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    Former Detainees Urge UK To Close Down Yarl's Wood Detention Centre

    "Women are treated like slaves, not like prisoners."

    Jess Hurd /

    Activists protest for the closure of Yarl's Wood.

    Two former detainees of Yarl's Wood detention centre have urged the government to shut it down, citing a failure to sufficiently care for the women being held there.

    As MPs today debate the detention of asylum seekers facing deportation, the women told BuzzFeed News that detainees endured poor conditions and were stripped of their dignity.

    "I'm pleading that the government should shut down Yarl's Wood and release all the women there," Mary – not her real name – told BuzzFeed News. "The women have families. They take away a mother from her second baby for months. They should stop detention."

    The Commons debate follows a damning report in August from the prisons inspector, Nick Hardwick, who said Yarl's Wood had become become a "place of national concern" and failed to meet the requirements of vulnerable women. Among his recommendations was a 28-day limit on detention.

    Labour MP and deputy leadership contender Stella Creasy has also called for an end to detention.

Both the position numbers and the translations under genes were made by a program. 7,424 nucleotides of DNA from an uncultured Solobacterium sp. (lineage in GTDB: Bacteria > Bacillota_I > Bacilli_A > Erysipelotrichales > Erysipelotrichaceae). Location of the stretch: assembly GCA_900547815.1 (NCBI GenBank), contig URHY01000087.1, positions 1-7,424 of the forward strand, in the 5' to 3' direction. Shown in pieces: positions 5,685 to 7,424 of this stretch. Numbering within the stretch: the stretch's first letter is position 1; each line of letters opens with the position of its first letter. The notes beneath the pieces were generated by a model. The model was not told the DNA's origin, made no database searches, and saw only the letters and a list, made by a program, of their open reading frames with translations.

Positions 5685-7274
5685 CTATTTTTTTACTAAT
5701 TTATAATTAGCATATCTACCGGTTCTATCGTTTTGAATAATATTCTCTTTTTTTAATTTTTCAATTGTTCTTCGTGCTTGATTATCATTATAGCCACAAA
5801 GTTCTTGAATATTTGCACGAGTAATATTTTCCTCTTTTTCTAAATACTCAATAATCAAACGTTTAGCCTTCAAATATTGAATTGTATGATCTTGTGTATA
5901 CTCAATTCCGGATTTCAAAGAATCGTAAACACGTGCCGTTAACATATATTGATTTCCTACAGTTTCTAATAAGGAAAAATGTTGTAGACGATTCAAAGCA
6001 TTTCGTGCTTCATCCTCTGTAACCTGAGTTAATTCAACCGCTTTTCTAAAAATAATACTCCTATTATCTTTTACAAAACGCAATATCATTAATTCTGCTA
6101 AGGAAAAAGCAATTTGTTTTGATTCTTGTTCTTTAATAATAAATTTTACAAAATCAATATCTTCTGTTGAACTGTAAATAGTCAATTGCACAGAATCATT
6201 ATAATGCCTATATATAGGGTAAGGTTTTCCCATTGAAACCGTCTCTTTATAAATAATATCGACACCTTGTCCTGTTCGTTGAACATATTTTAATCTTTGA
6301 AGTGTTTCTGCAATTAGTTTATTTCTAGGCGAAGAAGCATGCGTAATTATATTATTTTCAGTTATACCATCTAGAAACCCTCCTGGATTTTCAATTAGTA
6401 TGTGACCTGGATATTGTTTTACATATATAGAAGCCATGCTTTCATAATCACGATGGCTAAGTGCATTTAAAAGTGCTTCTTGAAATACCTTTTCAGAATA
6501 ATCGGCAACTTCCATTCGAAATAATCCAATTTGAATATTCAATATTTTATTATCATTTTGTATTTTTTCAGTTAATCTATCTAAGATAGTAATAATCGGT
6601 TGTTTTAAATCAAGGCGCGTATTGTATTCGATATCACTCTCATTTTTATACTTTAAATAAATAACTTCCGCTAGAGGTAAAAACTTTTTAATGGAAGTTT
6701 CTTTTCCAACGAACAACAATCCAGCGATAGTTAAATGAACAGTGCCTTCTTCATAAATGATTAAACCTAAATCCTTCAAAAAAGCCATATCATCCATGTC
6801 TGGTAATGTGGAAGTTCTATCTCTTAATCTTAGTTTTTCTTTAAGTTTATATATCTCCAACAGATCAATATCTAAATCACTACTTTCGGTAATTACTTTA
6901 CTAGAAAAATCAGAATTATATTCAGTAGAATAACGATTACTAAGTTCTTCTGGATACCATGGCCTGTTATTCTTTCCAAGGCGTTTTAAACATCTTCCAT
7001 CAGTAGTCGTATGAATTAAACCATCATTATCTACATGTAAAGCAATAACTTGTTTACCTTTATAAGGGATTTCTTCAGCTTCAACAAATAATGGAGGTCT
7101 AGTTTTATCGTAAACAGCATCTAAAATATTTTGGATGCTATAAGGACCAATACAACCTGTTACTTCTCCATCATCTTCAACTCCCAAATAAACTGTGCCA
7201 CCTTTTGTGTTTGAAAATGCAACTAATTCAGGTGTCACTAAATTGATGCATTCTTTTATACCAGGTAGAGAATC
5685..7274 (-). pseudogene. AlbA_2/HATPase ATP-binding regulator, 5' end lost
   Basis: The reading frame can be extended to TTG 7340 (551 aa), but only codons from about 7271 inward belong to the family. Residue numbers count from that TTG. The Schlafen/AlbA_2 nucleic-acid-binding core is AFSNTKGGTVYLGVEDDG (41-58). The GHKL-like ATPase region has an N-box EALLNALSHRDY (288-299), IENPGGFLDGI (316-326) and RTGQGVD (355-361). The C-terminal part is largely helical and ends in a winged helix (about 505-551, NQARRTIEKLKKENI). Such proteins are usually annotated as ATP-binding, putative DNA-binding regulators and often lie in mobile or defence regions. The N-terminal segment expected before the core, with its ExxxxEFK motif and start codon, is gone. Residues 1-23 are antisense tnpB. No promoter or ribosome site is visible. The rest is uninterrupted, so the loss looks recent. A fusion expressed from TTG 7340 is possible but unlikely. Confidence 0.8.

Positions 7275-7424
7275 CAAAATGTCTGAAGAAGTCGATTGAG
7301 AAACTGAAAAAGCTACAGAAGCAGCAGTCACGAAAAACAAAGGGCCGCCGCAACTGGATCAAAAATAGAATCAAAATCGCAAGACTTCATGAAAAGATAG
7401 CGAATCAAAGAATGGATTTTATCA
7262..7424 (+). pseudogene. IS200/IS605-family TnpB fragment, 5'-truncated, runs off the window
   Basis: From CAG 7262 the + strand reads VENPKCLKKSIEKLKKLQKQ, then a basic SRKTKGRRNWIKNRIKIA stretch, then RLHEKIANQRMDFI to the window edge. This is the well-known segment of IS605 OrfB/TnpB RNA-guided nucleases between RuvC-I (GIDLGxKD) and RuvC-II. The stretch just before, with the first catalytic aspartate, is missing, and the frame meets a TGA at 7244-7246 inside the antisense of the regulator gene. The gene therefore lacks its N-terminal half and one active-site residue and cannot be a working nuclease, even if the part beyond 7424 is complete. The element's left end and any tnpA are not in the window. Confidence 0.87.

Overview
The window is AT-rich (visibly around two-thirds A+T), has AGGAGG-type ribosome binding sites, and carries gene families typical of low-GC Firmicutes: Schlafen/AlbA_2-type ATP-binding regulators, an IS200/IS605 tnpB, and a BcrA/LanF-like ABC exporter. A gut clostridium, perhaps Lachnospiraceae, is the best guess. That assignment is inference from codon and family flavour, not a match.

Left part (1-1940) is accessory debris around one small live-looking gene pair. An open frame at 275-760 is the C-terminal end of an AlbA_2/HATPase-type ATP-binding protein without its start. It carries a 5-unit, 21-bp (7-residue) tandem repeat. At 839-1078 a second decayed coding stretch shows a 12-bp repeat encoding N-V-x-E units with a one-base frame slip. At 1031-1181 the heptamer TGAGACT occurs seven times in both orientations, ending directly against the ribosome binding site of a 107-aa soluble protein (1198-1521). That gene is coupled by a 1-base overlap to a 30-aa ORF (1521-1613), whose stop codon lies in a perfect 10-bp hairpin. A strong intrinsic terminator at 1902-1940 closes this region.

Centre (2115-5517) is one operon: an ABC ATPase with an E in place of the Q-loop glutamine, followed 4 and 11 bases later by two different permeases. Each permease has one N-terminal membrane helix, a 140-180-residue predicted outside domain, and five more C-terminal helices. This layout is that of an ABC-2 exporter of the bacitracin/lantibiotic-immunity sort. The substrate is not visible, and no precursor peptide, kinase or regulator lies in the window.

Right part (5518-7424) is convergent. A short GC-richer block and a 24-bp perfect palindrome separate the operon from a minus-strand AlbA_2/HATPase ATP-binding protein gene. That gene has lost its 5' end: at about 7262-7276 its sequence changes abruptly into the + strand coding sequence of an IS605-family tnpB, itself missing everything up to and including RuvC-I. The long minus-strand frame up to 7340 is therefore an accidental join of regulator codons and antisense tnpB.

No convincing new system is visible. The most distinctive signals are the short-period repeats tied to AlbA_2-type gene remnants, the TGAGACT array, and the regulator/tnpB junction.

Two thirds of those women detained in yarlswood are then released - time to move on and end this system! #setherfree @4refugeewomen

    Mary came to the UK in her early twenties, after fleeing from Nigeria where she could be persecuted for her sexuality. She only realised that she had been trafficked last year.

    She spent four months in Yarl's Wood after her asylum application was rejected and said the women there are stripped of their respect and dignity. "Women are treated like slaves [there], not like prisoners," she said.

    Speaking in broken English, she said that women's health was often ignored. In her first week, she fell a number of times. Once, she was walking in a corridor and slipped on some water. A guard came over to her and, Mary claimed, he first rushed to clean the spillage before getting someone to help her back on to her feet.

    On another occasion she fell on the floor after having a shower because the floor had flooded. This was despite her having complained about a blocked sink in her shower a number of times and being ignored, she claimed. It was only fixed after her fall, which required healthcare officials to help her back into her bed before she recuperated in hospital.

    She then received a report saying that there was no evidence the sink had been broken. "When the report came, I felt like dying inside," she said. "Inside me, I felt like this was like the end of the world. 'Is this how they were going to treat me?' I thought.

    "Everyone there is getting mentally ill because you are in that environment and the way they treat women. You feel tortured."

    She was only released after a solicitor successfully argued that she was being held there illegally.

    Meltem Avcil, 20, has been an activist for shutting down Yarl's Wood ever since she was detained there with her mother when she was only 13 years old.

    Meltem Avcil / Via

    Avcil, who launched a petition that sparked the debate in parliament, said she'll never forget the day eight large men woke her up at 6am after banging on her door.